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Teach me about routers

Old 11-24-2019, 05:51 PM
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Watch out, the bits are sharp and oddly shaped. I went to use a new bit which came with a rubber sheath on it. The bit was just a little over 1/4 inch wide. So naturally I grabbed the sheath and slid it off. While I was at it I sliced my thumb in the sharp part of the blade. It must have been sharp because I didnít feel a thing.
Old 11-24-2019, 08:30 PM
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Use your existing dash for a template, space it off the starboard 1/4 inch. Starboard routes like wood, should be a simple operation. I routed my dash with a 1/4 inch flush trim bit following a template I made out of 1/4 inch ply. My panel is rectangular so only routed the internal cut outs. I used 1/2 inch black starboard.

I'll make a suggestion regarding the switches. I used Carling rocker switches, and bought the panel inserts that fit in the routed openings and hold the switches. It gives a much better finished look.


Old 11-24-2019, 08:40 PM
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Originally Posted by Buoy Scout View Post
Use your existing dash for a template, space it off the starboard 1/4 inch. Starboard routes like wood, should be a simple operation. I routed my dash with a 1/4 inch flush trim bit following a template I made out of 1/4 inch ply. My panel is rectangular so only routed the internal cut outs. I used 1/2 inch black starboard.

I'll make a suggestion regarding the switches. I used Carling rocker switches, and bought the panel inserts that fit in the routed openings and hold the switches. It gives a much better finished look.

Do you have a source for the inserts. That looks very similar to what I'm looking to accomplish.
Old 11-24-2019, 08:46 PM
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Originally Posted by autobaun70 View Post
Going with 1/2" just to avoid this happening. Undecided on black vs white, but leaning toward black. Looked at doing aluminum, but just way to much $ to have someone else do it, and I have no desire to spend that much time cleaning up cuts/edges.
I made an aluminum dash for my boat when I installed new electronics. Using a template I made from foam board,I used a hole saw where it made turns, clamped a straight edge to it to make long cuts and free hand on the curves to a line I drew. Easy to clean the edge with a grinder with fine sandpaper and hand sanding. Then primed and painted to match the rest. I find aluminum easy to work with, strong to hold the gear, and it has no problem with expanding/ distorting.

Old 11-24-2019, 09:42 PM
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Originally Posted by autobaun70 View Post


thatís what Iím not following. Is my current dash panel not an acceptable template to work from? If not, how would a wood/Metal/etc. be advantageous vs it?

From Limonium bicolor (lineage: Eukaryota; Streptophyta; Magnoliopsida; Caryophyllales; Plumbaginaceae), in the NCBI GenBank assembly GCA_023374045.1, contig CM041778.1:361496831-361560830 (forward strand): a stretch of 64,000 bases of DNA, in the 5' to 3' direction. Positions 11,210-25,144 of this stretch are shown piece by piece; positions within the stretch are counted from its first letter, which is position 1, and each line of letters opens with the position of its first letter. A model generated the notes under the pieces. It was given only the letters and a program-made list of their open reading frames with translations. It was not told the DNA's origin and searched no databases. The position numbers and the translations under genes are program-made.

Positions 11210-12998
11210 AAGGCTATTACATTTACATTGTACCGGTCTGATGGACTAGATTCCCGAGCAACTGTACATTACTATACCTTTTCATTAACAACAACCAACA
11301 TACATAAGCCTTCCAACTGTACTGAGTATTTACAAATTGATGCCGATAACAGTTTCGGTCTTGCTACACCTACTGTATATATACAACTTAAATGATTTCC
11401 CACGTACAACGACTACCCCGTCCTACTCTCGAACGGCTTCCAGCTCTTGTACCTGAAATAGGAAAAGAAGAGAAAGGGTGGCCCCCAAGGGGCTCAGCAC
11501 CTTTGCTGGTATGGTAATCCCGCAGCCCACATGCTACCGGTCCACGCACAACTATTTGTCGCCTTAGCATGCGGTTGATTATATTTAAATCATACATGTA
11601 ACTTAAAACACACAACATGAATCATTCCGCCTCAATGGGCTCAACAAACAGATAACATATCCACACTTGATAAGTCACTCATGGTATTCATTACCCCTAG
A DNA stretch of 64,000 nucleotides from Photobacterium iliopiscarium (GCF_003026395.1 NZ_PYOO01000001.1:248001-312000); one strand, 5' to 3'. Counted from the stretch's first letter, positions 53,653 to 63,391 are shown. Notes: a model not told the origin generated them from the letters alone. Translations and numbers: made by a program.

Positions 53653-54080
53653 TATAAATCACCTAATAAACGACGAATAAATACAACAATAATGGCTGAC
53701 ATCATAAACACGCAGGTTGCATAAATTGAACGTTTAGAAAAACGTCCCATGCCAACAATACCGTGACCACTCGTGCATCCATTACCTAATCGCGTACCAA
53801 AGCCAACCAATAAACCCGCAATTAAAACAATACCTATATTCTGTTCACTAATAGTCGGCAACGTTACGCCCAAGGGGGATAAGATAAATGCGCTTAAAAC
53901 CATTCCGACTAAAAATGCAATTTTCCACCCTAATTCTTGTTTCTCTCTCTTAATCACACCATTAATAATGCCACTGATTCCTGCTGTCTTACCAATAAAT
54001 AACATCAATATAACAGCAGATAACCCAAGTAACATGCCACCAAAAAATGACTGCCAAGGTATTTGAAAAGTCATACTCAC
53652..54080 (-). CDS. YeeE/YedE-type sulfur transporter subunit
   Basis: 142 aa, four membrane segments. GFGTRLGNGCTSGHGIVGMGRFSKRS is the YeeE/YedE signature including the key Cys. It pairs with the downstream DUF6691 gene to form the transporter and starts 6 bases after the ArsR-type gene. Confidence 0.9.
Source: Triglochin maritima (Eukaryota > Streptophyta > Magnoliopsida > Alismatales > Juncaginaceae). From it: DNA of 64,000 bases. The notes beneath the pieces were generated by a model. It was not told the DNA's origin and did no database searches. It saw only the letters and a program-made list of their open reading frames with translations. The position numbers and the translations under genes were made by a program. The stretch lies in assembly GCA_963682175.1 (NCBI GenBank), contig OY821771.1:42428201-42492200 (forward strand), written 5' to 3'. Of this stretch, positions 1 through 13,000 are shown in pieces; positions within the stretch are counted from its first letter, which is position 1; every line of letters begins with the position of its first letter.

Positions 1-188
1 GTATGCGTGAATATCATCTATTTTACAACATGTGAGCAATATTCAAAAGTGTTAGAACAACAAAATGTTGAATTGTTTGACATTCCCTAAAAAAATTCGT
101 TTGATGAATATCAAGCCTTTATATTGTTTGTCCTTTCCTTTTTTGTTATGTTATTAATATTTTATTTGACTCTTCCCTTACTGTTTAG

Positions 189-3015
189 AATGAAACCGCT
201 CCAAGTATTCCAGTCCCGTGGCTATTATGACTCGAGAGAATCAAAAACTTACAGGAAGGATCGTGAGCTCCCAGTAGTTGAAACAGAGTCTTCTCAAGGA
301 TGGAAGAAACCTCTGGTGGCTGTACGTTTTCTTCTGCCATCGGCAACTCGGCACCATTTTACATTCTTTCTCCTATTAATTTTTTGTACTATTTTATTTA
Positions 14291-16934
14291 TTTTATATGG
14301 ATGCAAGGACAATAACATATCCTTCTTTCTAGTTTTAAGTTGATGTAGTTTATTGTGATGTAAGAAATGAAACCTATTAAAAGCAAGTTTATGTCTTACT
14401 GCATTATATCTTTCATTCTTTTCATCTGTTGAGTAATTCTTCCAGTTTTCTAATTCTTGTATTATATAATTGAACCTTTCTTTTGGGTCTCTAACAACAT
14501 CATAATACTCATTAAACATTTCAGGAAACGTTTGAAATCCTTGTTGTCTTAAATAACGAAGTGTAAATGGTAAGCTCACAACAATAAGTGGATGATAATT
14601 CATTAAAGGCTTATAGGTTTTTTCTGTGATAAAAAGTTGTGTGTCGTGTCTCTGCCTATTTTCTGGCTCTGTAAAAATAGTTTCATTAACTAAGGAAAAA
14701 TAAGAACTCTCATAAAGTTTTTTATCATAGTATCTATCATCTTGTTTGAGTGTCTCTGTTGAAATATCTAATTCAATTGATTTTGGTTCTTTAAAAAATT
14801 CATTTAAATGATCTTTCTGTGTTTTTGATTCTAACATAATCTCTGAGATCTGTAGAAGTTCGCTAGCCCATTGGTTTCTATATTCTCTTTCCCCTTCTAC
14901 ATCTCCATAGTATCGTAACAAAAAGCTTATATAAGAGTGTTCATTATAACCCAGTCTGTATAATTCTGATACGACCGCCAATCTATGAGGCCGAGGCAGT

You need to pay someone else to make it for you if you don't understand why "you" shouldn't use your panel as a template. Good luck
Old 11-26-2019, 05:19 AM
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Originally Posted by autobaun70 View Post
that makes complete sense. Any reason not to hold the gap with flat washers or similar as opposed to sandwiching anther material in there?
Yes. You want to sandwich the template piece and the material to be cut with something solid or it will flex and you will not get a perfect cut
Originally Posted by maintenanceguy View Post
Inside square corners can't be done with a router (stereo, switches, etc.).
Not really true - you can get more than square enough corners for trim panels using a 1/8" straight bit and a collar with a template. Having a slightly rounded corner reduces the chance of stress cracking.
Old 11-26-2019, 05:36 AM
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Originally Posted by Buoy Scout View Post
Use your existing dash for a template, space it off the starboard 1/4 inch. Starboard routes like wood, should be a simple operation. I routed my dash with a 1/4 inch flush trim bit following a template I made out of 1/4 inch ply. My panel is rectangular so only routed the internal cut outs. I used 1/2 inch black starboard.

I'll make a suggestion regarding the switches. I used Carling rocker switches, and bought the panel inserts that fit in the routed openings and hold the switches. It gives a much better finished look.
This is what I would do. Pretty simple. The spacer can be a piece of mdf cut slightly smaller. I would also consider screwing some pieces of strapping through existing cutouts to hold everything in place using the strapping basically as clamps. Just need to make sure they do not interfere with the router pad.

inside cuts can be done using the same method. Can secure the outer edges before removing screwed in clamps. Squared off edges can be accomplished with a file. They are covered with a bezel anyhow.

Not sure I would be using starboard though.
Old 11-26-2019, 05:41 AM
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Originally Posted by BACKTOTHESEA View Post
This is what I would do. Pretty simple. The spacer can be a piece of mdf cut slightly smaller. I would also consider screwing some pieces of strapping through existing cutouts to hold everything in place using the strapping basically as clamps. Just need to make sure they do not interfere with the router pad.